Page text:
But Brian Matusz is having an awful season. How could he break a Roy Halladay record?
Well, that’s because Roy Halladay once had a pretty terrible season himself.
Starting against the Tigers, Matusz gave up six runs in five innings on Sunday, just slightly increasing his ERA from 10.68 to 10.69. It’s the worst ERA ever for a pitcher who made at least 10 starts in a season.
1. Brian Matusz (Bal, 2011): 10.69 ERA in 49 2/3 IP
2. Roy Halladay (Tor, 2000): 10.64 ERA in 67 2/3 IP
3. Micah Bowie (Atl/ChC, 1999): 10.24 ERA in 51 IP
4. Aaron Myette (Tex, 2002): 10.06 ERA in 48 1/3 IP
5. Steve Blass (Pit, 1973): 9.85 ERA in 88 2/3 IP
6. Sean Bergmann (Min, 2000): 9.66 ERA in 68 IP
7. Andy Larkin (Fla, 1998): 9.64 ERA in 74 2/3 IP
8. Edgar Gonzalez (Ari, 2004): 9.32 ERA in 46 1/3 IP
9. Todd Van Poppel (Oak/Det, 1996): 9.06 ERA in 99 1/3 IP
10. Bryan Rekar (Col, 1996): 8.95 ERA in 58 1/3 IP
Since Matusz, who averaged barely more than four innings an outing in his 12 starts, came up one-third of an inning short, Halladay still holds the record of highest ERA for anyone with at least 50 innings pitched in a season. Matusz is the new record holder for guys with 40+ innings. Stu Flythe of the 1936 Athletics holds the record at 30+. He had a 13.04 ERA in 39 1/3 innings.
Sam Miller of ESPN has an amazingly fantastic story today. It’s about a high school tournament baseball game in Rhode Island in 2006. It’s not your typical game story or oral history or look-to-the-past-to-see-the-future kind of thing. The only nod to such conventionality is mention of the fact that former Red Sox prospect Ryan Westmoreland played in the game. That’s mostly a footnote.
No, the article is about a trick play — “skunk in the outfield” — concocted by one of the coaches. About how it played out and what went into it before, during and after it happened. Along the way Miller talks about the nature of trick plays and offers a good three dozen amazing insights into the psychology of young baseball players and the strategy of baseball as it unfolds in real time.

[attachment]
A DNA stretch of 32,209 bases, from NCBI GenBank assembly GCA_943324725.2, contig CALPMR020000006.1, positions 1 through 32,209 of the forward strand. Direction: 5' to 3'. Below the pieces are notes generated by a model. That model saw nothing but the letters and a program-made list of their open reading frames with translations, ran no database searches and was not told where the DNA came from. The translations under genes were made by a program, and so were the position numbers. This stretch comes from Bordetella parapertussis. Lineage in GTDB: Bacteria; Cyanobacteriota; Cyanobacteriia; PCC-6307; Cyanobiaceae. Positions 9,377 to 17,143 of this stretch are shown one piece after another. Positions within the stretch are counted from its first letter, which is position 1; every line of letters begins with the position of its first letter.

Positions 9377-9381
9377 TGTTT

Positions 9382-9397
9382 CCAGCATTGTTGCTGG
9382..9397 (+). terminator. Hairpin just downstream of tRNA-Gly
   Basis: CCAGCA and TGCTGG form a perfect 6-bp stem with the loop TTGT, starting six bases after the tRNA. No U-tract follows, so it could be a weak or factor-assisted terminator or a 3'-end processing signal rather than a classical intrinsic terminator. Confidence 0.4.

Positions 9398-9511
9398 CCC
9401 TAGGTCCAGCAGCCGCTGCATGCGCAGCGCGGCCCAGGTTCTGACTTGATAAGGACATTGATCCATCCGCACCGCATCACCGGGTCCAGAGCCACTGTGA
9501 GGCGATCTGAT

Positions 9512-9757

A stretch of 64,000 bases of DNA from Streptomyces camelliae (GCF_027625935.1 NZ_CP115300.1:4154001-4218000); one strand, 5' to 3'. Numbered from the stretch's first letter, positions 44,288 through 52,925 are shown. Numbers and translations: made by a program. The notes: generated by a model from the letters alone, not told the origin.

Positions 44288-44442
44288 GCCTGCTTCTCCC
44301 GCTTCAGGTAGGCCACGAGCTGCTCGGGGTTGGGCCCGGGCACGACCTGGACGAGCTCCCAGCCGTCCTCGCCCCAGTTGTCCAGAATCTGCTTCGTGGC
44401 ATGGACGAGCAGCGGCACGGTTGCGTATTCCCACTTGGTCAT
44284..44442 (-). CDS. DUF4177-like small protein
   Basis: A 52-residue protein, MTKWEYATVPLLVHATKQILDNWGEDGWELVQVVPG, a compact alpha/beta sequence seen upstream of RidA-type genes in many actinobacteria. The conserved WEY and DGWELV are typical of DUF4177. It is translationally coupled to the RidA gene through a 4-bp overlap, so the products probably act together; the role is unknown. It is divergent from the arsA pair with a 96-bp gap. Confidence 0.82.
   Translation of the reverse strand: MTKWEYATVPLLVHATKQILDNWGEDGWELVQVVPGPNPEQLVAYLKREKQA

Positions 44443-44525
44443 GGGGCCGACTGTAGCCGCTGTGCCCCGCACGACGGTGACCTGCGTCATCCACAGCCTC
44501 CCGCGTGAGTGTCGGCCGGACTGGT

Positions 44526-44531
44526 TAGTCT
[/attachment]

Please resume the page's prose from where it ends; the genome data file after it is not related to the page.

Each of these observations could anchor its own story but here they form a grand mosaic. And that’s only mild hyperbole, if in fact it’s hyperbole at all. Indeed, most treatments of such a play would be some video clip with a “wow, look what happened here!” sort of couching. Miller gives a more than ten-year-old trick play an epic treatment that is every bit as enlightening as it is entertaining.
Set some time aside to read this today.
This is unfortunate: Diamondbacks reliever Rubby De La Rosa will undergo Tommy John surgery. This will be the second Tommy John procedure of his career, the first coming back in 2011.
De La Rosa has had elbow issues for his entire career. Last year his UCL was barking again and he underwent stem cell therapy to try to avoid a second surgery, but it obviously hasn’t worked out. He’s pitched in only nine games this year, allowing four earned runs in seven and two-thirds innings, striking out 12.
I first saw De La Rosa in spring training in 2011. I thought his stuff was pretty phenomenal and figured he’d be a good one. Great stuff is often a function of heavy strain on an elbow, however, and pitchers breaking is, unfortunately, the rule in baseball far more than the exception.
He’ll miss a year at least. We likely won’t see him until spring of 2019, most likely on a minor league deal.